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Delicious Deceit Abounds In McEwan’s ‘Sweet Tooth’

Filed by KOSU News in Art & Life.
November 13, 2012

Ian McEwan’s 15th book of fiction, Sweet Tooth, is a Tootsie Roll Pop of a literary confection — hard-boiled candy enrobing a chewy surprise at its core. The novel is set 40 years ago, when communism was still perceived as a threat, and takes its title from a fictional clandestine mission by Britain’s MI5 secret service to sponsor writers espousing the Cold Warrior cause.

Readers will be happy to know that Sweet Tooth shares more with Atonement than with Solar, McEwan’s disappointing last novel — including a female protagonist and concerns with love, betrayal, doubt and the relationship between literature and truth. Both novels also feature intriguingly complex, layered structures, the keys to which are withheld until the final pages. But where Atonement compels on every level, from its country house opening to its war and hospital scenes, Sweet Tooth is most satisfying after its final revelations. Almost guaranteed to send you back to the beginning once you reach the end, it is a tricky book to discuss without revealing its surprise twist, which is best left for readers to discover for themselves.

A critic for the London Observer astutely dubbed Sweet Tooth, with its elaborately recursive layers of fictions within fictions, a “Russian doll of a novel.” On its surface, the book is Serena Frome’s story of her short-lived, botched career with MI5 (short for Military Intelligence Section Five) in the early 1970s, when she was a young beauty and Britain’s identity as an empire was in freefall. Serena, a lusty speed-reader who devours novels that preferably end in marriage proposals, has struggled through math studies at Cambridge University, graduating at the bottom of her class with no idea of her future. She falls into an affair with her ex-lover’s much older married professor, which ends badly. But before it does, he sets her up for an interview with the secret service, with which he’s been affiliated.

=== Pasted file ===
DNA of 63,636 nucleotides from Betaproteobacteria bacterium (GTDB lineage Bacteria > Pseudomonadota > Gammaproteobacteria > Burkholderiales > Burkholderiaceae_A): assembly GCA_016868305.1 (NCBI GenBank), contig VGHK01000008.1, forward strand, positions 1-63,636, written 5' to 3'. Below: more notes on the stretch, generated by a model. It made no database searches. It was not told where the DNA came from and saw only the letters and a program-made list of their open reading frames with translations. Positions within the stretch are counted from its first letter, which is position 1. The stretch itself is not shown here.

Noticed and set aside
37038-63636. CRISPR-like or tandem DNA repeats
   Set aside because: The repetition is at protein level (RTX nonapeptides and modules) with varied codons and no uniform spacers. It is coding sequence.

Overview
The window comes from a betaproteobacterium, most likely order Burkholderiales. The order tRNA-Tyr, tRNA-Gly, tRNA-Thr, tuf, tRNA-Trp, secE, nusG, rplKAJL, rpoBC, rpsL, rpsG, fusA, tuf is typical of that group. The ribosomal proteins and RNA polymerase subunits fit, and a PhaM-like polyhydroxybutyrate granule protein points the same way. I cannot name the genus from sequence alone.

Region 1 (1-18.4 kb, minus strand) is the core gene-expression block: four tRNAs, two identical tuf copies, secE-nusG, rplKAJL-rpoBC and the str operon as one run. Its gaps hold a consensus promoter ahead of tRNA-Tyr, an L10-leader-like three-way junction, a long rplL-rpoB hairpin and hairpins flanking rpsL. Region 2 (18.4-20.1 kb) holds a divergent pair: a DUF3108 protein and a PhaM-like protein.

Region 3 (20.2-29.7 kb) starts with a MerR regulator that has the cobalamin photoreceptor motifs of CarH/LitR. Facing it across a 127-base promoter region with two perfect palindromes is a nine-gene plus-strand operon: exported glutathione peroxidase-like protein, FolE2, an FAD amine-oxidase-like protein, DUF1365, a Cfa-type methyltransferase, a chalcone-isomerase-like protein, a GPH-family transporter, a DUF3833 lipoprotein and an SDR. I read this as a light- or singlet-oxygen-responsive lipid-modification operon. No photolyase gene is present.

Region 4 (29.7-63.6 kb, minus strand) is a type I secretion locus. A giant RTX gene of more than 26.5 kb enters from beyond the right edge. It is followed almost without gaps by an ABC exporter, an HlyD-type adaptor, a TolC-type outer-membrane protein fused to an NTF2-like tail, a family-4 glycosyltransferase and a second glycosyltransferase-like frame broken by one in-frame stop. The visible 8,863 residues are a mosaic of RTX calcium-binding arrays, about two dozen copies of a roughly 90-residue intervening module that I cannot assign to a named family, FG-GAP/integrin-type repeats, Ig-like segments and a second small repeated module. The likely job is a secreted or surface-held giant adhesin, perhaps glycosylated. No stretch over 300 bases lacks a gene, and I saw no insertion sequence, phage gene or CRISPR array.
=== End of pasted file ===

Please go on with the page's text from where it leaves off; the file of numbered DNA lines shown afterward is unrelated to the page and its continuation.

After months as “just one more office girl in a mini-skirt,” Serena is tapped for Operation Sweet Tooth. Her job is to recruit and monitor a promising young writer named Tom Haley to receive funding from what he thinks is a no-strings grant from the Freedom International Foundation. McEwan probes the decay that ensues when Serena and Haley become sweet on each other despite the deceit at the root of their relationship.

If you’ve ever wondered what happened to the McEwan who wrote the edgy, creepy stories of In Between the Sheets, he surfaces again in Tom Haley’s sinister, pessimistic fiction, descriptions of which ripple through Sweet Tooth like dark bands of fudge. In mesmerizing stories about a husband whose wife hocks his personal treasures and claims they’ve been stolen, and a man who falls in love with a mannequin but then reads treachery into her passivity, men are destroyed by misguided love. Will Tom be ruined by Serena’s duplicity? For her part, she worries that she’s just material for him: “I couldn’t banish the thought that he was quietly recording our lovemaking for future use, that he was making mental notes,” she reflects after their first awkward sex. So, who’s using whom, and what is acceptable?

McEwan paints a convoluted climate of distrust even among Serena’s friends at work. Intense conversations about spying, disingenuousness and literature dance around the “off-white lies” they all tell each other. McEwan sprinkles his novel with hints of his subversive intents, including Serena’s declarations of her distaste for literary tricks and her belief that the relationship between author and reader “was a contract founded on mutual trust.”

Espionage aspects of Sweet Tooth — concerning the IRA and USSR — are curiously flat. The book’s tensions and temptations reside instead in its labyrinthine literary and romantic interplay. Coming from a culture that has produced such masterpieces of intrigue and guile as Harold Pinter’s Betrayal and Ian Fleming’s spy novels, McEwan’s clever bonbon of a book has added “one extra fold in the fabric of deception.” [Copyright 2012 National Public Radio]

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